Maturity

Unlike some of its fellow Cucurbitaceaes, zucchini reaches maturity in a reasonably short period. You can almost always count on a 55-day period from planting to harvesting, give or take a day or two.


Harvesting

Although some zucchinis grow up to 12” in length, they are best harvested when they are between 7” – 8” long. Harvest when the fruits are approximately 1 ½” – 2” in diameter and their skins are still shiny. They should be firm, but not hard. Zucchini are prolific producers and must be harvested regularly in order to promote continued yield throughout the growing season.


Nutrition

Zucchini is one of nature’s perfect gifts for a healthy diet. It is fat-free, low in calories and provides a valuable source of fiber, Vitamin C and potassium. Our bodies also benefit from the keratin, leutin, xanthenes found in zucchini.

Preserving

Although zucchini grows in the spring and summer, preserving it allows you to enjoy it all year round. Use these preserving techniques to ensure that you and your family can enjoy delightful zucchini dishes long after the growing season has passed.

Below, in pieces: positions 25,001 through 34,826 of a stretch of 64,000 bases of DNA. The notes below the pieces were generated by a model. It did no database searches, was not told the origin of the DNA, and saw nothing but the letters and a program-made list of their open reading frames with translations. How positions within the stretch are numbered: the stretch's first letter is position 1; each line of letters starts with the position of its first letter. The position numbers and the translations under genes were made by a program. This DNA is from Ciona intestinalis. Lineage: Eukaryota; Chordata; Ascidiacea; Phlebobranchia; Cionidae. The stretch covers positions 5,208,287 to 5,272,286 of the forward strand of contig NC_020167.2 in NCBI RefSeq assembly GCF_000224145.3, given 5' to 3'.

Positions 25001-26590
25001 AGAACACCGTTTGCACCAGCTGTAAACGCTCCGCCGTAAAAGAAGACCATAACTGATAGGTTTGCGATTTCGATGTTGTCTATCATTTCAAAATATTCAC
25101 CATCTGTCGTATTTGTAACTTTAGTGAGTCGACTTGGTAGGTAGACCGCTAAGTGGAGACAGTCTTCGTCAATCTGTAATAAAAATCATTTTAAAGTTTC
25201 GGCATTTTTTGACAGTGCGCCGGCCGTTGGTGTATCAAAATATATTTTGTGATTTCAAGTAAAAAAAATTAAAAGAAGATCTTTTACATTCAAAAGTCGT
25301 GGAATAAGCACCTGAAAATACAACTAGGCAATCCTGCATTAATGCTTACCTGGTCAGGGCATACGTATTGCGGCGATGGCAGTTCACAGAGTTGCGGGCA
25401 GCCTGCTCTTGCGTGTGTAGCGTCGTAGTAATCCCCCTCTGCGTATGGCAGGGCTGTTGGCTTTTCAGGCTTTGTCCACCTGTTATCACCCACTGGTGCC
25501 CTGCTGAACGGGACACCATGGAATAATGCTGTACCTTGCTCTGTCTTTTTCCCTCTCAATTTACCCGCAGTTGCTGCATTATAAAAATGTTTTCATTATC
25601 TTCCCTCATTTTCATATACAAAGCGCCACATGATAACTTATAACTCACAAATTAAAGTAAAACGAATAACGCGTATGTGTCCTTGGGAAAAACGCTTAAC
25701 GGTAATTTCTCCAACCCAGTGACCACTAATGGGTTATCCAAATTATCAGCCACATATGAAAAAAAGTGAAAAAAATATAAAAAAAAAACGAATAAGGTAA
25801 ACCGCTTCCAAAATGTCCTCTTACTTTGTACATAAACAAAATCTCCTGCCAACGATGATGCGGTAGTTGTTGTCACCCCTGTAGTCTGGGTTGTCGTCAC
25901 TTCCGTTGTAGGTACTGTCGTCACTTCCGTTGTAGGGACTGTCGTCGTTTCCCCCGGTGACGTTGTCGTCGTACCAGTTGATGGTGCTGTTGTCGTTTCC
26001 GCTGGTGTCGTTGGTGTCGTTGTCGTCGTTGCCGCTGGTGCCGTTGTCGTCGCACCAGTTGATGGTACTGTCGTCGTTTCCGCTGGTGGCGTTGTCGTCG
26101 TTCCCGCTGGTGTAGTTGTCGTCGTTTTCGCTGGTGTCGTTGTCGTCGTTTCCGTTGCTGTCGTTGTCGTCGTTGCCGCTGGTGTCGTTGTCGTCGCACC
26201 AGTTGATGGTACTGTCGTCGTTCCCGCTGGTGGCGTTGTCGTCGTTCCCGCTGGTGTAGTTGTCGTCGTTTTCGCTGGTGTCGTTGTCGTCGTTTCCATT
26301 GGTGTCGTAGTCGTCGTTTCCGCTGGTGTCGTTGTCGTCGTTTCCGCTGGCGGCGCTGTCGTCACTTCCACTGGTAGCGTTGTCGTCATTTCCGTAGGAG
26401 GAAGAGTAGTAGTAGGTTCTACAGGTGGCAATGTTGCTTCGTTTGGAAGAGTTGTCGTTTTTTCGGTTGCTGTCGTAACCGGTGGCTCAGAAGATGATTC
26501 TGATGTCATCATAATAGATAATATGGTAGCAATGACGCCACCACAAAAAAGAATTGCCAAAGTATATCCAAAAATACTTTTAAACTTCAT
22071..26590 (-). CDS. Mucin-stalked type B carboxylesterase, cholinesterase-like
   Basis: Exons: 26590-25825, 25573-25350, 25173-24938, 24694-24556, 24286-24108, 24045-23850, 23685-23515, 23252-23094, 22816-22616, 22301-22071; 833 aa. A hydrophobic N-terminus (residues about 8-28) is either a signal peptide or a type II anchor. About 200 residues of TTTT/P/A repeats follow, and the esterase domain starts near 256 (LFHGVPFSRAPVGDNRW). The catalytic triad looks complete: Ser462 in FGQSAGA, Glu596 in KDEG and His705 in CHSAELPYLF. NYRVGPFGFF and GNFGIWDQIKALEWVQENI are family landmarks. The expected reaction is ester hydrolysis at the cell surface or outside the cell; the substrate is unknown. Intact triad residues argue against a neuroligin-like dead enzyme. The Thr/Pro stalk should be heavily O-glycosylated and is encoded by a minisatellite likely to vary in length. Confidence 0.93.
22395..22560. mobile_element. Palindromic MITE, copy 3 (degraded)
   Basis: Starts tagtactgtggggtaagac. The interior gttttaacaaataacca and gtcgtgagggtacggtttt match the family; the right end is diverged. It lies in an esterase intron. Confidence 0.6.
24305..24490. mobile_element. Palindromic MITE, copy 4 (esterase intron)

Canning

Wash zucchini in cold water and cut into slices about 1-inch thick. Blanche slices in a large canner for 2 minutes, remove and drain. Fill pre-heated canning jars or canisters with zucchini after draining and liquid to 1 inch below the rim. Add ½-teaspoon salt to pints and 1-teaspoon salt to quarts before covering with jar lids.

Freezing

Select young, tender zucchini for freezing. Wash and slice zucchini in ½-inch thick diameters. Blanche in water for 2-3 minutes and drain. Place into plastic storage bags leaving ½-inch headspace, then close bags airtight with a vacuum sealer to protect against freezer burn before storing in freezer.

Drying

Choose your best zucchinis for drying. Using bruised fruit produces poor quality in dried zucchini. Wash and cut, slice or shred fruit. Blanche prepared zucchini in water for 2 minutes and drain. Cool in cold water to about 120 degrees Fahrenheit and drain.

Place drained zucchini in single layers on trays in food dehydrator and dry according to directions. Shredded zucchini dries very well. It is a perfect ingredient for hearty pasta dishes and casseroles. When the fruits have completed the drying cycle, store in small plastic bags and close with a vacuum sealer.